Nuclear medicine is a branch of medicine involved in the diagnosis and treatment of various diseases using radioactive materials. The use of the words ‘nuclear’ and ‘radioactive’ can make the field sound a bit frightening. Yet developments in this field play a significant role in the early diagnosis of a number of conditions. Nuclear medicine also helps obtain satisfying treatment outcomes. As well as the field’s tests and anatomic imaging, it can also show tissue and organ function together with radiological tests using radioactive material.
We sat down with the Head of Yeditepe University Hospital Department of Nuclear Medicine, Assoc. Prof. Nalan Alan Selçuk who gave us a detailed explanation about radioactive materials, their effectiveness, and tests carried out at Yeditepe University Hospital using advanced nuclear medicine techniques and technology.
Assoc. Prof. Nalan Alan Selçuk briefs us, the radioactive materials used in nuclear medicine tests vary according to the organ to be examined. “People are naturally startled when they see the word radioactive. But the radioactive dosages we use are extremely low. For this reason the possibility of harming anyone’s health is recognized as zero. All our work is conducted at the level recommended by the International Atomic Energy Agency (IAEA).
Therefore the radiation dosages administered to our patients are not a level that could cause any damage to their health. For example, the amount of radioactive material used during a thyroid scintigraphy is equivalent to what a person might be exposed to during a two hour flight or a few hours sunbathing.”
USED FOR BOTH DIAGNOSIS AND TREATMENT
Nuclear medicine tests encapsulate tests directed at a specific organ or certain specific diseases. Procedures previously known under the general term scintigraphy now vary according to the organ and objective of the test
being carried out. One of these is PET – Positive Emission Tomography. This test facilitates imaging of normal or pathologic tissue accumulating intravenously injected metabolic radioactive material, allowing the measurement of important bodily functions such as blood oxygen, oxygen uptake and glucose metabolism. Since most PET screening is performed in conjunction with CT scanning, it is also known as PET CT. PET CT detects the exact location of abnormal metabolic activities in the body.
The radioactive material used in the PET screening depends on the organ being examined. For example, while fluorine marked glucose generally signifies a tumor, gallium 68 PSMA is specifically used in prostate cancer screening. DOA is a unique marker for neuro endocrine tumors. Radiocative materials are used for treatment as well as diagnosis. In cases where a prostate cancer lesion has been detected, molecules marked with a high energy radioactive material called lutetium 177 are re-injected into the patient to treat the condition.
THE METHOD OF CHOICE IN ONCOLOGY
PET CT has a particular usage in treating cancer patients. It can also be used in certain neurologic and heart diseases. 90% of usage is in the field of oncology, 5% neurology, and 5% cardiac cases. PET also plays a significant role in diagnosing coronary artery disease. In some myocardial infarction cases, it is thought that all the cells in the infarction area have been eradicated where as in some cases some of the tissue goes into hibernation, continuing to sustaining itself on a reduced supply of blood. When the blood is resupplied with the opening of the arteries, these tissues are revived. PET screening provides information about the concerned tissue as it relates to the heart, as well as on by-pass operations. Some centers decide on the efficacy of by-pass surgery only after determining whether or not hibernating tissue is present.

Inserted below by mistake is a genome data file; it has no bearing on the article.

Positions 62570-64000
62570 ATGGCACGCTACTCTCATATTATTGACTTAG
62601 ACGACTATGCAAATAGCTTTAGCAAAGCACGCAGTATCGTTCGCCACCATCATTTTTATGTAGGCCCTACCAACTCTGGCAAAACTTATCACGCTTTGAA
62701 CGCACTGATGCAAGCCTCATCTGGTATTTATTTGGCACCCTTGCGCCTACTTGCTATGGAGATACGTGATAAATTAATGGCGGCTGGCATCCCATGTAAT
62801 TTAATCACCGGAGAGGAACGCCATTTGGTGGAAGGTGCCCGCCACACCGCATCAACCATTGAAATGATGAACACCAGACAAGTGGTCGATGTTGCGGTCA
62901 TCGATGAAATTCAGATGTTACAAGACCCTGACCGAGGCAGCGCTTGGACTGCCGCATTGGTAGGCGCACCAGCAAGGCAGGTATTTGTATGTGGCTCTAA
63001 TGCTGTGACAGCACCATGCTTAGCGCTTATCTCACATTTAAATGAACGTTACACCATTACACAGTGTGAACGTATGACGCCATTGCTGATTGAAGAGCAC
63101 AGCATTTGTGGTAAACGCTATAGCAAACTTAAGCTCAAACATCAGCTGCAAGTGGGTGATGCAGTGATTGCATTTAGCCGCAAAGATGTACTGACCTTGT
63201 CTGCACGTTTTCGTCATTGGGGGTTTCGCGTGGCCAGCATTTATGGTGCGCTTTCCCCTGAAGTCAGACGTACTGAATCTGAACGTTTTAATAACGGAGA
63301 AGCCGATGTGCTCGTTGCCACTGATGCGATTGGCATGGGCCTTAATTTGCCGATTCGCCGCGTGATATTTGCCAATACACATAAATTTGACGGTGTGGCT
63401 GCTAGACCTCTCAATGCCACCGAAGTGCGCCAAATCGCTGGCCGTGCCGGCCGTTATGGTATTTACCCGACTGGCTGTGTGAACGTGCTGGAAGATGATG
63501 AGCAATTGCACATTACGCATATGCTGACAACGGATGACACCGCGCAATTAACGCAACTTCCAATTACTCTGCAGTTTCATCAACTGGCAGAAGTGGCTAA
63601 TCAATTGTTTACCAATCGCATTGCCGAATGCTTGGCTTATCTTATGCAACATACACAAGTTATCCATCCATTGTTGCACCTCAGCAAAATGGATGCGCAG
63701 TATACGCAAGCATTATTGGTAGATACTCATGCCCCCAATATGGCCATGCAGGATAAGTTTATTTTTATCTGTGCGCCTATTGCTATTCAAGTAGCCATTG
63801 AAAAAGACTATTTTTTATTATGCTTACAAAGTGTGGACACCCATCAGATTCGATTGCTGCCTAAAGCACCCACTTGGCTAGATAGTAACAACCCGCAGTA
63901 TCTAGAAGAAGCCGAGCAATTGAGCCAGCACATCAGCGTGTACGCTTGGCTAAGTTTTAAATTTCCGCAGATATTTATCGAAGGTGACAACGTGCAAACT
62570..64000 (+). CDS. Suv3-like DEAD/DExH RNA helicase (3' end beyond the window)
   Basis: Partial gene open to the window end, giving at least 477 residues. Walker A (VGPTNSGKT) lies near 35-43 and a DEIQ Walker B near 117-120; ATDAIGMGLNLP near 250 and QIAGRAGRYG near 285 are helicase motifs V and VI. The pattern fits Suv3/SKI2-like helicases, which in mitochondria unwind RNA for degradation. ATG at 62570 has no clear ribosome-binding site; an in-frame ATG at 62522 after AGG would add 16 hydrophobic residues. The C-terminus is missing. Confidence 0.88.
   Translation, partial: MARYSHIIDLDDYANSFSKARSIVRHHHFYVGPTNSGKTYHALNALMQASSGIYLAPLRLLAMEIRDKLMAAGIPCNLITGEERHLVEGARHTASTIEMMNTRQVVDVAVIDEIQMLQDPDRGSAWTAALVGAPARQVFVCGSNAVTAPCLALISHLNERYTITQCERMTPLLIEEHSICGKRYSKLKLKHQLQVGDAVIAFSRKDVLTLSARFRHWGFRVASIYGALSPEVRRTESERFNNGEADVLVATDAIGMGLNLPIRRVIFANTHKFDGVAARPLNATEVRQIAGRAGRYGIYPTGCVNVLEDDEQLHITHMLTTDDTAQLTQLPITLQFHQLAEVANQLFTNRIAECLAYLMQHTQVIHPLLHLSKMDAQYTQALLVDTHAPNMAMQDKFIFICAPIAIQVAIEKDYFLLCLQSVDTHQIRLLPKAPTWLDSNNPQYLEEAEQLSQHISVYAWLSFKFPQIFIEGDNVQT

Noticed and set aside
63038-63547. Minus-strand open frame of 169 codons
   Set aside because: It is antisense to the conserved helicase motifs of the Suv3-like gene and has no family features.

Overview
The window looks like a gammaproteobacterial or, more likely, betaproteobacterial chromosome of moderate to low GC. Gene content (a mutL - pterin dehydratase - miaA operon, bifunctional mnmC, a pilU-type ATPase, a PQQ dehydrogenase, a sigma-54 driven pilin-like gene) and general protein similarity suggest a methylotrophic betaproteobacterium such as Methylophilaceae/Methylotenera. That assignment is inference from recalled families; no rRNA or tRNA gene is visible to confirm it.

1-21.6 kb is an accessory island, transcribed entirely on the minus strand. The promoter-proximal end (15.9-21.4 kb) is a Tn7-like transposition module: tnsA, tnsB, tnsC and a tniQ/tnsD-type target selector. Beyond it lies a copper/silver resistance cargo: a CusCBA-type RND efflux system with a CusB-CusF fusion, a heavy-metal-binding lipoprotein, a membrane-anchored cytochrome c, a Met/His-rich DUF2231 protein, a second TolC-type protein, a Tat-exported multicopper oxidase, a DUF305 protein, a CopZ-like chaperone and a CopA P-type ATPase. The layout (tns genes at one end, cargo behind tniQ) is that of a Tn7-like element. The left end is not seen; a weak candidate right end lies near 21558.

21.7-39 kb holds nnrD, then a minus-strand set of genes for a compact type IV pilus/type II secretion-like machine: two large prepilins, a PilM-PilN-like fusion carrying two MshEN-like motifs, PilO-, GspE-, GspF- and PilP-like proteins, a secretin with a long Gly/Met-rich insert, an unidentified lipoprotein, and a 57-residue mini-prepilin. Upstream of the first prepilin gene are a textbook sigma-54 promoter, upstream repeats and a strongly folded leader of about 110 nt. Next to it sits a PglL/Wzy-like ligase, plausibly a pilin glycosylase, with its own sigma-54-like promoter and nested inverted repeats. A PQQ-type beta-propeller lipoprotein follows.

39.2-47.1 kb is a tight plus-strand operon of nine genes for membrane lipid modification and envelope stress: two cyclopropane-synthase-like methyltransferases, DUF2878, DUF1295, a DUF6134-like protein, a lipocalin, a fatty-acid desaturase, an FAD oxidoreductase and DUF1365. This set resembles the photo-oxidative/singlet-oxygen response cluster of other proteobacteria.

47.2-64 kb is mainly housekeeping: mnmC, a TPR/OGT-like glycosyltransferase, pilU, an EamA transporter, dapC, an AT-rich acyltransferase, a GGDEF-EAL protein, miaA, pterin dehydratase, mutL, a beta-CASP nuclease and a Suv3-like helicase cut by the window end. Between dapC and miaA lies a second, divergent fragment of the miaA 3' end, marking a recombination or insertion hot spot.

One nuclear test is densitometry, which determines the bone mineral intensity. Loss of bone minerals can lead to fractures; this test determines the patient’s response to treatment. Low dosage X rays can determine bone density in 10 minutes. These tests are generally applied in older aged patients.
Scintigraphy is the general term for imaging procedures conducted using radioactive materials with gamma camera equipment. It is used to diagnose problems in the thyroid gland, liver, spleen, stomach and intestines, kidneys, gall bladder, heart, lungs, veins and bones. Many patients have benefited from early diagnosis achieved using scintigraphy.
Used more and more frequently in recent years, gamma probe is a kind of nuclear medicine detector. The size of a pen, this handheld device is used under sterile conditions in the operating theater. Areas of the patient’s body that hold the radioactive material are located, enabling the gamma probe to pinpoint the location of the lesions. Targeted open surgical intervention is then carried out.
A POPULAR FIELD WITH A LONG HISTORY
Explaining that nuclear medicine is one of the most popular fields of specialization, Selçuk states “Doctors choose PET CT devices because of the advantages to the patient.
Assoc. Prof. Nalan Alan Selçuk went on to fill us in on the history of the procedure in Turkey. “The history of nuclear medicine is not as long as in other countries perhaps, but it has developed rapidly. A laboratory was first established by a specialist in endocrinology working in the area of thyroid function in the 1950’s in what is now Haseki Hospital. The story begins there. Nuclear medicine became a specialist field in 1974. Turkey was quick to adopt developments in other parts of the world; when compared to the rest of the world Turkey has kept well ahead in terms of routine patient diagnosis and treatment. “Whatever happens in the rest of the world happens in Turkey.”